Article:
UNITED STATES V. THIRD NAT'L BANK OF NASHVILLE, 390 U. S. 171 (1968)Subscribe to Cases that cite 390 U. S. 171
U.S. Supreme Court
United States v. Third Nat'l Bank of Nashville, 390 U.S. 171 (1968)
United States v. Third National Bank of Nashville
Argued December 11, 1967
Decided March 4, 1968
390 U.S. 171
Third National Bank in Nashville and Nashville Bank and Trust Co., the second and fourth largest banks in Davidson County, Tennessee, merged on August 18, 1964. After the merger, the three largest banks had 97.9% of the total bank assets in the county, and the two largest banks had 76.7%. The Government's suit challenging the merger had not come to trial when the Bank Merger Act of 1966 took effect, on February 21, 1966. The Act did not provide antitrust immunity for the merger, but did state that courts "shall apply the substantive rule of law set forth" in the Act to pending cases. Section 5 of the Act prohibits approval of a merger whose effect "may be substantially to lessen competition" unless the anticompetitive effects
"are clearly outweighed in the public interest by the probable effect of the transaction in meeting the convenience and needs of the community to be served."
The District Court asserted that the Act altered the standards used in determining whether a merger violated § 7 of the Clayton Act and § 1 of the Sherman Act and mandated a return to United States v. Columbia Steel Co., 334 U. S. 495 (1948). The court found that Nashville Bank and Trust was a "stagnant and floundering bank," suffering from lack of young and aggressive officers. It held that the merger would not tend substantially to lessen competition and also that any anticompetitive effect would be outweighed by benefits to the "convenience and needs of the community."
1. The Bank Merger Act of 1966 requires de novo inquiry by the district courts into the validity of bank mergers to determine whether the merger offends the antitrust laws, and, if it does, whether the banks have established that the merger is justified by benefits to the "convenience and needs of the community." United States v. First City National Bank of Houston, 386 U. S. 361 (1967). P. 390 U. S. 178.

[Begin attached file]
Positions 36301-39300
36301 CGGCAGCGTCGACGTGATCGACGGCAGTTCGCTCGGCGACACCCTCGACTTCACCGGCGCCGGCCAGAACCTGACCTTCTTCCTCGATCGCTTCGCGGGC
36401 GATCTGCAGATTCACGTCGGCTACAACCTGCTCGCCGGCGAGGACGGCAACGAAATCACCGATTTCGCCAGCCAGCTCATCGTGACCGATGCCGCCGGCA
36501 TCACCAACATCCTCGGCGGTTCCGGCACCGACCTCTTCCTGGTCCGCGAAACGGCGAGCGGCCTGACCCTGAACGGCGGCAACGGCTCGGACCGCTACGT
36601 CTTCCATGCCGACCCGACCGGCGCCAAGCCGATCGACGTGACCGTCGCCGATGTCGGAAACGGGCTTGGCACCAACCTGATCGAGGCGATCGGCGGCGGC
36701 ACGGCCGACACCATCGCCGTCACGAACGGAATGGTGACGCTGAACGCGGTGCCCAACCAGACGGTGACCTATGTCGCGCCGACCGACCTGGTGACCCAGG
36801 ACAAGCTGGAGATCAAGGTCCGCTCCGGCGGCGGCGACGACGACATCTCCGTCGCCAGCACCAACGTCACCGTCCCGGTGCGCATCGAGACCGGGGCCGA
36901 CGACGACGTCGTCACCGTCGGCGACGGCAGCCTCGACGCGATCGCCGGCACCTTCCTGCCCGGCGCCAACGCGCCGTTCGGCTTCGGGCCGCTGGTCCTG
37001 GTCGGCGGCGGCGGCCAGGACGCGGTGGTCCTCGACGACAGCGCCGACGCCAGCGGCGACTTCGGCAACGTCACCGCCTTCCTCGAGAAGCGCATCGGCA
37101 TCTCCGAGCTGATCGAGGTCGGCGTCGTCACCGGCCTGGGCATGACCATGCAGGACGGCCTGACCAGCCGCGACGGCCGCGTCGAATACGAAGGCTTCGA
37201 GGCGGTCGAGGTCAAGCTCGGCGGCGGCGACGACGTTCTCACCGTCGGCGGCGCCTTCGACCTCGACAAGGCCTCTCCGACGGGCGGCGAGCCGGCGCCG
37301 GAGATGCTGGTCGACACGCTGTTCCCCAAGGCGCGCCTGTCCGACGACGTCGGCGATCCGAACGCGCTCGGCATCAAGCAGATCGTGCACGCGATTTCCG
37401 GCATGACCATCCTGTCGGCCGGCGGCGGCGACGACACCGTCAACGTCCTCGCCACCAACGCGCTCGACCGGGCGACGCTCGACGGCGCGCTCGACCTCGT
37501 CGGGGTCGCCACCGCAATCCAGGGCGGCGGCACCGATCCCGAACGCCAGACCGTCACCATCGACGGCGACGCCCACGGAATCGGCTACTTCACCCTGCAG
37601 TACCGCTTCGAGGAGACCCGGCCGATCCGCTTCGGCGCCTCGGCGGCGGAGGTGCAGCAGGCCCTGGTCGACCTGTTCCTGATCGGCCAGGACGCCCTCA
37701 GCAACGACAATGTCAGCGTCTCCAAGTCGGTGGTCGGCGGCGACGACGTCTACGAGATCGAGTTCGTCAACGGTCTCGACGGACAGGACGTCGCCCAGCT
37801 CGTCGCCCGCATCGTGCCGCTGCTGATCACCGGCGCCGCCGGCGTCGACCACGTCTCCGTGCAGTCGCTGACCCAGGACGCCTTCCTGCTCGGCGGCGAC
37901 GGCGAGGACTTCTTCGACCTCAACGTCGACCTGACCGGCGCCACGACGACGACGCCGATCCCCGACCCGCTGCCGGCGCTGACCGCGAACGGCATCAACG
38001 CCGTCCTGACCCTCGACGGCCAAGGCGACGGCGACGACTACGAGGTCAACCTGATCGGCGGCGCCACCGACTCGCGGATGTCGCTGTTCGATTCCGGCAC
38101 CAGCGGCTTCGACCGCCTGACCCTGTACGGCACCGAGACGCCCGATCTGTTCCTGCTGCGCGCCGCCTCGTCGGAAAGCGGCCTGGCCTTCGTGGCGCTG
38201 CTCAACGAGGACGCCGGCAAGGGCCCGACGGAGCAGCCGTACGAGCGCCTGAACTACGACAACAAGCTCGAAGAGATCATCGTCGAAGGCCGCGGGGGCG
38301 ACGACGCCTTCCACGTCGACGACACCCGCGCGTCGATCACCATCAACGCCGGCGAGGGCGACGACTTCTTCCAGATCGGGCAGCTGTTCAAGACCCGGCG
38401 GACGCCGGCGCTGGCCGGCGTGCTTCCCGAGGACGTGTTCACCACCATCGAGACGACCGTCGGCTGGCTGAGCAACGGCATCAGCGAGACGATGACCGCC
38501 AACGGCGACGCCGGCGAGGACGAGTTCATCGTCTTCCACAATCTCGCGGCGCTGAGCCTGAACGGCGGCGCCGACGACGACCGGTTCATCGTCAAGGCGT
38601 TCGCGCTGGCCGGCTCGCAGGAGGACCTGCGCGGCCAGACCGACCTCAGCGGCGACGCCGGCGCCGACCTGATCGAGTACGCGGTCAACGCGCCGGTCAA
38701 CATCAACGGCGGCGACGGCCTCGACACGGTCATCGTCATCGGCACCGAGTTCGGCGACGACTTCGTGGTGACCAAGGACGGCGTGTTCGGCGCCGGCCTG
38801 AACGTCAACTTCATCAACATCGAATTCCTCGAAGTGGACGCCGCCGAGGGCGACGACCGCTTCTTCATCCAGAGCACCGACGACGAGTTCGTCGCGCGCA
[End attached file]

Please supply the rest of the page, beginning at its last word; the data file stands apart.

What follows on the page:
2. The Act, which adopted the language of § 7 of the Clayton Act, "substantially to lessen competition," did not provide a different chanrobles.com-red
antitrust standard for bank cases, and therefore the District Court applied an erroneous Clayton Act standard to the merger. Pp. 390 U. S. 181-182.
3. On the facts of this case, the merger did tend substantially to lessen competition in the Nashville commercial banking market. P. 390 U. S. 183.
4. The lower court misapprehended the meaning of the phrase "convenience and needs of the community," and misunderstood the weight to be given the relevant factors in determining whether the anticompetitive effects are "clearly outweighed in the public interest" by the effects on the convenience and needs of the community. Pp. 390 U. S. 184-192.
(a) While the District Court noted the increased loan capacity of the merged bank, it was not specific in describing the beneficial consequences thereof to the Nashville community, or in defining the value of such increase, especially as compared with less desirable results of the merger. P. 390 U. S. 186.
(b) The District Court's analysis did not explore possible ways of satisfying the community's convenience and needs without merger. It was incumbent on the banks to demonstrate that they made reasonable efforts to solve Nashville Bank and Trust's management dilemma short of merger with a major competitor. P. 390 U. S. 189.
(c) The findings of the District Court do not sufficiently establish the unavailability of alternative solutions to Nashville Bank and Trust's problems. Pp. 390 U. S. 190-192.
5. The case is remanded so that the lower court can consider again the Act's application to the facts of this merger, and, since the District Court heard this case before Houston Bank, supra, was decided, it may wish to consider reopening the record to permit the presentation of new evidence in light of the intervening interpretations of the Act. P. 390 U. S. 192.
260 F.Supp. 869, reversed and remanded. chanrobles.com-red